Andrew Zimmern reveals why he really will eat anything - Exclusive

We have seen Andrew Zimmern eat just about everything and anything, as the globetrotting taste tester on the Travel Channel show, Bizarre Foods. Zimmern has traveled to all corners of the globe during the series' 22 seasons of production, and has eaten creatures that would make many of us shriek and jump atop the furniture. But whether it walks, slithers, crawls, or oozes, if it's been prepared and served to Zimmern, he'll give it a try. And Zimmern hasn't loved everything he's eaten — there's that legendary moment when he eats an Ethiopian dish called kocho that he has since called "the most horrific thing I've ever consumed."

Yet, Zimmern revealed that he'd actually give kocho another shot — and really isn't opposed to eating anything. In an exclusive interview with Mashed, Zimmern explained why he believes that when it comes to food, you always need to keep an open mind. "There's nothing I wouldn't try again, because you never know when even something that you didn't like is going to be made delicious by the person who's preparing it," he said.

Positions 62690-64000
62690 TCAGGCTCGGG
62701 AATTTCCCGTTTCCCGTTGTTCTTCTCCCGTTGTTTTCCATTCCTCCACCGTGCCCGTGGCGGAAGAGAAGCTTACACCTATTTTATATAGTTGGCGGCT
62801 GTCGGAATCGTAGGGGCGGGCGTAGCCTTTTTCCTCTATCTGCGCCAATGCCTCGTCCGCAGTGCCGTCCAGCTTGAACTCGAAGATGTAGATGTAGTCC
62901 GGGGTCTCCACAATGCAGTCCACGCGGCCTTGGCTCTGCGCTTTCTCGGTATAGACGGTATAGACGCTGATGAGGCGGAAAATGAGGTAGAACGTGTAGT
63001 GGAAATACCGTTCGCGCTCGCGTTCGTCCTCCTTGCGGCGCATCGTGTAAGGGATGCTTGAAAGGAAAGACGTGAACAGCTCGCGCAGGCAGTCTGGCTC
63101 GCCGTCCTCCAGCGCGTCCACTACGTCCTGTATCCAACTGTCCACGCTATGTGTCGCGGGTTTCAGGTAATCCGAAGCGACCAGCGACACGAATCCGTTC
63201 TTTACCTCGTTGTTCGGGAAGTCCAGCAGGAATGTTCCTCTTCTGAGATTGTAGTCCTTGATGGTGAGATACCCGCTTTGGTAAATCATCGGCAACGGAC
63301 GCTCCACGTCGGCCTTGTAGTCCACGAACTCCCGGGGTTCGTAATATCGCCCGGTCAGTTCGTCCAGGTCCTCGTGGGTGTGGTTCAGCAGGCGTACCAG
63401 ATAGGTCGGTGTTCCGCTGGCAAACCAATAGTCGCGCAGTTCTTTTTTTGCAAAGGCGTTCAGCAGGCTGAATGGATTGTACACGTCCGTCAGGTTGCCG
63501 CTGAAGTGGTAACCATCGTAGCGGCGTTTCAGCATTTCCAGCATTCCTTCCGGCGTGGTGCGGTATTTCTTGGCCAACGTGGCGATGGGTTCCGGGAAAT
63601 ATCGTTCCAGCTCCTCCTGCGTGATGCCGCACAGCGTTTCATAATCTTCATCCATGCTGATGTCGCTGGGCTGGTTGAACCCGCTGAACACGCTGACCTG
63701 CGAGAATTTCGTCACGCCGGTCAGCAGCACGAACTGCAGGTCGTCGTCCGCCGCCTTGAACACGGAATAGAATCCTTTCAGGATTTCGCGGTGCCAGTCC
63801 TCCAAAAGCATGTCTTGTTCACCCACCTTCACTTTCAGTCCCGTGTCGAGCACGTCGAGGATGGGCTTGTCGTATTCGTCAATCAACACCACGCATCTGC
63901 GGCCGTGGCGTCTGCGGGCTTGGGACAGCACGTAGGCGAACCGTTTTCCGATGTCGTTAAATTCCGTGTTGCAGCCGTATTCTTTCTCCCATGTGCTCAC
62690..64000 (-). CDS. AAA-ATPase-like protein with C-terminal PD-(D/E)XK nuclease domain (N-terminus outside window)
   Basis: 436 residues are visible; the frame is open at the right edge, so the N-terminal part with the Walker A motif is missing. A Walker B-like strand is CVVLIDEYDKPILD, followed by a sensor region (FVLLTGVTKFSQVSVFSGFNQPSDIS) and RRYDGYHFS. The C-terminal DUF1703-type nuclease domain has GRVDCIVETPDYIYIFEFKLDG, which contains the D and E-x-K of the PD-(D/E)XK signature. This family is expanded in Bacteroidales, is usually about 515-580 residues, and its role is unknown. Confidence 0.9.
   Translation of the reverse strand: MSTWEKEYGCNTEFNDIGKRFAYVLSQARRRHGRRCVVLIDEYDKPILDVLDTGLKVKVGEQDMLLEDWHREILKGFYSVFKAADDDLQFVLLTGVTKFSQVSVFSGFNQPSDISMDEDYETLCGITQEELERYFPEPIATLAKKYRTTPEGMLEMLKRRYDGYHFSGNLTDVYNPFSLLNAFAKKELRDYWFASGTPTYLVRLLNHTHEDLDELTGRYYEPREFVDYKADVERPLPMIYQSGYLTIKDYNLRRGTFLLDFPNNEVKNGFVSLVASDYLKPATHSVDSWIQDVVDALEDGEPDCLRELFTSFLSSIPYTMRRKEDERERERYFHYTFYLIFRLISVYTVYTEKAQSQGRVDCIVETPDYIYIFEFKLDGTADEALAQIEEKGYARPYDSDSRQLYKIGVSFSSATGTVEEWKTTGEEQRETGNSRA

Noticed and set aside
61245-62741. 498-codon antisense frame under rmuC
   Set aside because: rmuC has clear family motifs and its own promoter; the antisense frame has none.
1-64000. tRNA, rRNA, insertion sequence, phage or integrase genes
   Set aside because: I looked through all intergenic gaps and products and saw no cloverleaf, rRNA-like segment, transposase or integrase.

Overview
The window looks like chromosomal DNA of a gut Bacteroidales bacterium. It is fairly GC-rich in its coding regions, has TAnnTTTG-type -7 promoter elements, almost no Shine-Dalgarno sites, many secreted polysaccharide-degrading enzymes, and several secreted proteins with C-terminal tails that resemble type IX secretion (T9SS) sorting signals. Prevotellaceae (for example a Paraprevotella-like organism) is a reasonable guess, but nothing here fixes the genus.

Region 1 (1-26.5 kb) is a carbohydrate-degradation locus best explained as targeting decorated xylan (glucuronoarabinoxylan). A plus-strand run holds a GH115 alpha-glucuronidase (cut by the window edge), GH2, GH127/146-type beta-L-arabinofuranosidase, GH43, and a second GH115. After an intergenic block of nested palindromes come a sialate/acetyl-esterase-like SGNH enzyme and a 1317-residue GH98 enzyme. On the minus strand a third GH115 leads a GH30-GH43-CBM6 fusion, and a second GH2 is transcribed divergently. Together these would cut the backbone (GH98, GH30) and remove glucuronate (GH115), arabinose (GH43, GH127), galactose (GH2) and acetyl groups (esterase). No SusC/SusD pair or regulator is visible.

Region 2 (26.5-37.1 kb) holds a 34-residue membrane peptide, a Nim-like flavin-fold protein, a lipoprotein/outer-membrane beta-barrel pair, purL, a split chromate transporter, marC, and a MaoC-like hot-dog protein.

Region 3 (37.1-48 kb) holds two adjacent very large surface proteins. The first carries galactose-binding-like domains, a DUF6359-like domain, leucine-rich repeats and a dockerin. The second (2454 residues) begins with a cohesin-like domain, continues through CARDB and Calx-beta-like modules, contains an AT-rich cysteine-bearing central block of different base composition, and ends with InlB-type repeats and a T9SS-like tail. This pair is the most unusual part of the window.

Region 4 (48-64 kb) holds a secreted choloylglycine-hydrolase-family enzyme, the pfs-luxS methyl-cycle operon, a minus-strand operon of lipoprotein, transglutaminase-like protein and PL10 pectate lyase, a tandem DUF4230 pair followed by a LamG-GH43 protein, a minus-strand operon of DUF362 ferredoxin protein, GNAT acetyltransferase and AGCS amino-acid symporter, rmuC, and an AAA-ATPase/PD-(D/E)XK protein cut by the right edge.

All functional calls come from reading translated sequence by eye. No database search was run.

With the right recipe, even larvae can be delicious

As the host of Bizarre Foods, Zimmern ate foods that were, well, bizarre! One of the most talked-about delicacies he ate was coconut grub, which is a type of larvae that just didn't sit well with Zimmern when he tried them in the Philippines. He'd almost ruled out this food, "until I finally ate them on the river in the Peruvian Amazon, where they cook them in a different way," Zimmern recalled. "And I had an epiphany. They were delicious. I couldn't stop eating them. The other places — it was more of an interesting experiment."

This was when Zimmern decided he would always give foods a second or even a third or fourth chance, even if he didn't enjoy them at first. "I realized that just like a pork chop, you can overcook a pork chop, or you could steam a pork chop. Some of these places were just eating to get it to be edible," he explained, referring to the coconut grubs. "But in this little town — [it] wasn't really a town, a village — there were these guys in this food market, and they took the stomachs out that was filled with rotten wood, and they soaked them in a bucket of sour orange juice, wild sour oranges. Then they skewered them with a piece of potato on the end, and grilled them until they were crispy, like chicken skin. And I probably ate eight of them that day." With the right ingredients and technique, even larvae can be delicious, Zimmern explained. "They were just fantastic-tasting," he said.

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